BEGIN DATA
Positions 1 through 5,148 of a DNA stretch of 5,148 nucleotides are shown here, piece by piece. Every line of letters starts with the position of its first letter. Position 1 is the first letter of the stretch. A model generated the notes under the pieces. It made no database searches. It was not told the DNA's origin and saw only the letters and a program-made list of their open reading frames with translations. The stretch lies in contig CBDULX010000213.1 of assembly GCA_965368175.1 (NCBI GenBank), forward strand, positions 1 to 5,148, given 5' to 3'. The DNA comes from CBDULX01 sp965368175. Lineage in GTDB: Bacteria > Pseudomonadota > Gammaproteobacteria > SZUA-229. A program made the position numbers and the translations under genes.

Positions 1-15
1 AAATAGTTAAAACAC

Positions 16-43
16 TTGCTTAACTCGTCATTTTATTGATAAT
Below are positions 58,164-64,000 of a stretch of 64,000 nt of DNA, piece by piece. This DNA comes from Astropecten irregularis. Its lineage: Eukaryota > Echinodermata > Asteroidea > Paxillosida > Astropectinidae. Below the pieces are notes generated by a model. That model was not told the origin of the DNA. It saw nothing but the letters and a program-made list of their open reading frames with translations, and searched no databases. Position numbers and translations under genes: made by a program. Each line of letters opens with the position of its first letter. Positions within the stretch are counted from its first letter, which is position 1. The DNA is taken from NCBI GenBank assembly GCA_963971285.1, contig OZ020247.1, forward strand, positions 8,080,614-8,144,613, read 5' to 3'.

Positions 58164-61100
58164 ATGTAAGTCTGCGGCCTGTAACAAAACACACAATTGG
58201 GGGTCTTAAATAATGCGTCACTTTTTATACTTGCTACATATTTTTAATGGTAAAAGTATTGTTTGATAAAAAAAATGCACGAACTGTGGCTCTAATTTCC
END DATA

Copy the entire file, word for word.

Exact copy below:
Positions 1 through 5,148 of a DNA stretch of 5,148 nucleotides are shown here, piece by piece. Every line of letters starts with the position of its first letter. Position 1 is the first letter of the stretch. A model generated the notes under the pieces. It made no database searches. It was not told the DNA's origin and saw only the letters and a program-made list of their open reading frames with translations. The stretch lies in contig CBDULX010000213.1 of assembly GCA_965368175.1 (NCBI GenBank), forward strand, positions 1 to 5,148, given 5' to 3'. The DNA comes from CBDULX01 sp965368175. Lineage in GTDB: Bacteria > Pseudomonadota > Gammaproteobacteria > SZUA-229. A program made the position numbers and the translations under genes.

Positions 1-15
1 AAATAGTTAAAACAC

Positions 16-43
16 TTGCTTAACTCGTCATTTTATTGATAAT
Below are positions 58,164-64,000 of a stretch of 64,000 nt of DNA, piece by piece. This DNA comes from Astropecten irregularis. Its lineage: Eukaryota > Echinodermata > Asteroidea > Paxillosida > Astropectinidae. Below the pieces are notes generated by a model. That model was not told the origin of the DNA. It saw nothing but the letters and a program-made list of their open reading frames with translations, and searched no databases. Position numbers and translations under genes: made by a program. Each line of letters opens with the position of its first letter. Positions within the stretch are counted from its first letter, which is position 1. The DNA is taken from NCBI GenBank assembly GCA_963971285.1, contig OZ020247.1, forward strand, positions 8,080,614-8,144,613, read 5' to 3'.

Positions 58164-61100
58164 ATGTAAGTCTGCGGCCTGTAACAAAACACACAATTGG
58201 GGGTCTTAAATAATGCGTCACTTTTTATACTTGCTACATATTTTTAATGGTAAAAGTATTGTTTGATAAAAAAAATGCACGAACTGTGGCTCTAATTTCC